Non-Arab foreign investors are net buyers of shares valued at about 236 million pounds ($34 million) this month, according to data compiled by Bloomberg. The EGX 30 tumbled more than 14 percent in the period, entering a so-called bear market yesterday after losing 23 percent from a September peak. The investors were net buyers of less than 30 million pounds of stocks last month, when the index rose 4.7 percent.
Egyptian shares have lost the most in the last 10 trading days since a similar stretch in November as anti-government activists prepare for nationwide demonstrations at the end of the month. MSCI Inc. (MSCI) warned this week it may review Egypt’s 12 year-old emerging-market status for a possible cut if the nation’s currency shortage worsens.
Foreign investors are “trading the risk, banking on high returns,” Tarek Abaza, executive director for sales at Cairo-based Naeem Brokerage, said by phone. “Prices are highly depressed, you can make a huge return. The political situation has prevented them from coming into the market more heavily.”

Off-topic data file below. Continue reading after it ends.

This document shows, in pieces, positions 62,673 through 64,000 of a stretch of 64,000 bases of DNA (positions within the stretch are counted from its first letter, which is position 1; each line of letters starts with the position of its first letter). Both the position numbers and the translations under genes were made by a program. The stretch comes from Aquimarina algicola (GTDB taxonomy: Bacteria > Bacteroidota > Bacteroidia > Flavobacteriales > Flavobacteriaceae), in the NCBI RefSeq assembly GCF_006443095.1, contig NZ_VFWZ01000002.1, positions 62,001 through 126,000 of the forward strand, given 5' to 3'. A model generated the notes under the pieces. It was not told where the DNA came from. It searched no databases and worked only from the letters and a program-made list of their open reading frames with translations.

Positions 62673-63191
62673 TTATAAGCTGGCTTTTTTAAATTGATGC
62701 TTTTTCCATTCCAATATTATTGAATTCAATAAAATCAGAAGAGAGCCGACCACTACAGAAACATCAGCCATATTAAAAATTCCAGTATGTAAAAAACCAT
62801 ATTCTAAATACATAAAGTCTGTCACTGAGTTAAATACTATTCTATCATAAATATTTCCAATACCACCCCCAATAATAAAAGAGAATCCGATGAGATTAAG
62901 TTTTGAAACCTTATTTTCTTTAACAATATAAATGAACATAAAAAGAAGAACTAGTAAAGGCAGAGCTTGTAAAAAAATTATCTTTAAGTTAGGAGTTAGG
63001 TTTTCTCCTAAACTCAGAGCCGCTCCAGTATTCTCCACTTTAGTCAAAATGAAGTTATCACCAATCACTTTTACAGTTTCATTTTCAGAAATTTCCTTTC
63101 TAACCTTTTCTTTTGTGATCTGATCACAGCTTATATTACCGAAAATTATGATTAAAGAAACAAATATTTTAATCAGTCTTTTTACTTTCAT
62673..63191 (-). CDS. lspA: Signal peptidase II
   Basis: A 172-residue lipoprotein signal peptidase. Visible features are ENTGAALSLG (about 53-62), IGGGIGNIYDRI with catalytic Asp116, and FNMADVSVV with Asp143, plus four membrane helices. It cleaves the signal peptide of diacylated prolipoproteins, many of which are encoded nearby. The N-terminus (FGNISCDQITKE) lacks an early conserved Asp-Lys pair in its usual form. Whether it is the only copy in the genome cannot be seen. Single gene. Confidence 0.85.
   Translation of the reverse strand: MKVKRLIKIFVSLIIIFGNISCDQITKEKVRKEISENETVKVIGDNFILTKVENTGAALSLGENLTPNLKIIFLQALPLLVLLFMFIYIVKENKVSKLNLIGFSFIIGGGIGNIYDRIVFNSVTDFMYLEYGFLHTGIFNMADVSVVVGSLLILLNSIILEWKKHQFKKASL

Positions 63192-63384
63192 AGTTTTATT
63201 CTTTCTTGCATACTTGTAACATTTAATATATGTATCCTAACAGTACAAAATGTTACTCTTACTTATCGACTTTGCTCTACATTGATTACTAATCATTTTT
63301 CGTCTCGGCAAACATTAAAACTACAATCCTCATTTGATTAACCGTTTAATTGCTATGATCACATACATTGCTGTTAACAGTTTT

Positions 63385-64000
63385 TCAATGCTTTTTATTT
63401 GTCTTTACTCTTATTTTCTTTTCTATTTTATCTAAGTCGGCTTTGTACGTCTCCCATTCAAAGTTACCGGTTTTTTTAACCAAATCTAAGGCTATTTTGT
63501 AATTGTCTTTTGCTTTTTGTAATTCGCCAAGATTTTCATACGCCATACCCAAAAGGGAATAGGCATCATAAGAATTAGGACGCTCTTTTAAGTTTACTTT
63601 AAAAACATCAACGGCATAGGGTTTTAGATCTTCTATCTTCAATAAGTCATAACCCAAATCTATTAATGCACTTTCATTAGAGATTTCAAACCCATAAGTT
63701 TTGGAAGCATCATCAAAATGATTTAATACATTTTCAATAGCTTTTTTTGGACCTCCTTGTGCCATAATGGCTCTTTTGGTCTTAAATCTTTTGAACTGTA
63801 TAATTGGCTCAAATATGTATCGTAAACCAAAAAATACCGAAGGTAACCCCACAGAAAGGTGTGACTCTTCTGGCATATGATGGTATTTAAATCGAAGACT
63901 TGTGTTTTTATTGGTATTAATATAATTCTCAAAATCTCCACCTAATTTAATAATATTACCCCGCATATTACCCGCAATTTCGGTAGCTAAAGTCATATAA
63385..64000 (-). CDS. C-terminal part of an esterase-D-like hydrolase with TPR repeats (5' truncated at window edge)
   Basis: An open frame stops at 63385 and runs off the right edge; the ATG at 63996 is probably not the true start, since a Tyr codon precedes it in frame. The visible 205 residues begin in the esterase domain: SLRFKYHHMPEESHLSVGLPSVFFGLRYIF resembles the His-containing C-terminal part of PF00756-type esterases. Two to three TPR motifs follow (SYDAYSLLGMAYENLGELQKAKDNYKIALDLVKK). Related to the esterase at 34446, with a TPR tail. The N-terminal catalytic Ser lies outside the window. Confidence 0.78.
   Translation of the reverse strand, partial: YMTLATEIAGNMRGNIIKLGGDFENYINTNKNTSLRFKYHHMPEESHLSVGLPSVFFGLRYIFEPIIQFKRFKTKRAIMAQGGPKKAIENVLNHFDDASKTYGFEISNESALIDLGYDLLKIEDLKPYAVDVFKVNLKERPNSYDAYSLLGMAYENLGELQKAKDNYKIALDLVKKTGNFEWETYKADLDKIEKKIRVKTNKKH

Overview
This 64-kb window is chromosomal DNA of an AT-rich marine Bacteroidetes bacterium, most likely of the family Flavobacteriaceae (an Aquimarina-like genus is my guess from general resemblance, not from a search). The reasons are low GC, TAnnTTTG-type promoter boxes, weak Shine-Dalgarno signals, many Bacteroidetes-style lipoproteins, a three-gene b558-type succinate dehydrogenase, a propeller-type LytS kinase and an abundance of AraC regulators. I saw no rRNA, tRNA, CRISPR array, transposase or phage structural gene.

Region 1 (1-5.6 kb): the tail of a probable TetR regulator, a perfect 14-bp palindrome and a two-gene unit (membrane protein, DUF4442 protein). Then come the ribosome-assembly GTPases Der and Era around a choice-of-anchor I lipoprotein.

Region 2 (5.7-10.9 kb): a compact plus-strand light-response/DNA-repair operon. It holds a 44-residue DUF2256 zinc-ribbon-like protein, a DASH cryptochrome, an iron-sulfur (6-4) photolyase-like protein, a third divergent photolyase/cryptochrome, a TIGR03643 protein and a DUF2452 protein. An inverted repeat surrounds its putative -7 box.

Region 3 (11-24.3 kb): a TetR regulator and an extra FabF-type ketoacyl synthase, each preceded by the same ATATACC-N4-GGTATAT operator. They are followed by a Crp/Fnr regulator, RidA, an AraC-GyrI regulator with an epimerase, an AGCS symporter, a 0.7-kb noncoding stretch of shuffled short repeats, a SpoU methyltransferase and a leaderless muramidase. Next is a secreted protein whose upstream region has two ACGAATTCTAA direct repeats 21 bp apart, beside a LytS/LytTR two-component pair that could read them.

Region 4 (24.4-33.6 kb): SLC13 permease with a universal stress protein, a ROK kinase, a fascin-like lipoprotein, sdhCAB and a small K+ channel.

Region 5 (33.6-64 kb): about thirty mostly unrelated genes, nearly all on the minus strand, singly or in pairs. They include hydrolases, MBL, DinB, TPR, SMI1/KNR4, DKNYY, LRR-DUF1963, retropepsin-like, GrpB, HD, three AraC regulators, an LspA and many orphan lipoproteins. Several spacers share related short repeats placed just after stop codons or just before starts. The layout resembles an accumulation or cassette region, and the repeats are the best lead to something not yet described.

The EGX 30 is trading at 1.1 times net assets compared with a multiple of two for Saudi Arabia’s Tadawul (SASEIDX) All Share Index and 2.1 times for Morocco’s MADEX Free Float Index, according to data compiled by Bloomberg. The measure advanced 1.2 percent to 4,651.76 at the close in Cairo on volume of 68 million shares, compared with a one-year average of 126 million shares.
The central bank said in March it took steps to “ease the exit of foreign investors” by providing banks with foreign currency on the same day they receive orders from those investors in Egyptian equities and debt.
“Foreigners still see opportunities to invest in Egypt,” Mohamed Omran, chairman of the Egyptian Exchange, said in an interview at Bloomberg headquarters in New York yesterday. “Prices are going down aggressively, and they’re taking advantage of that.”
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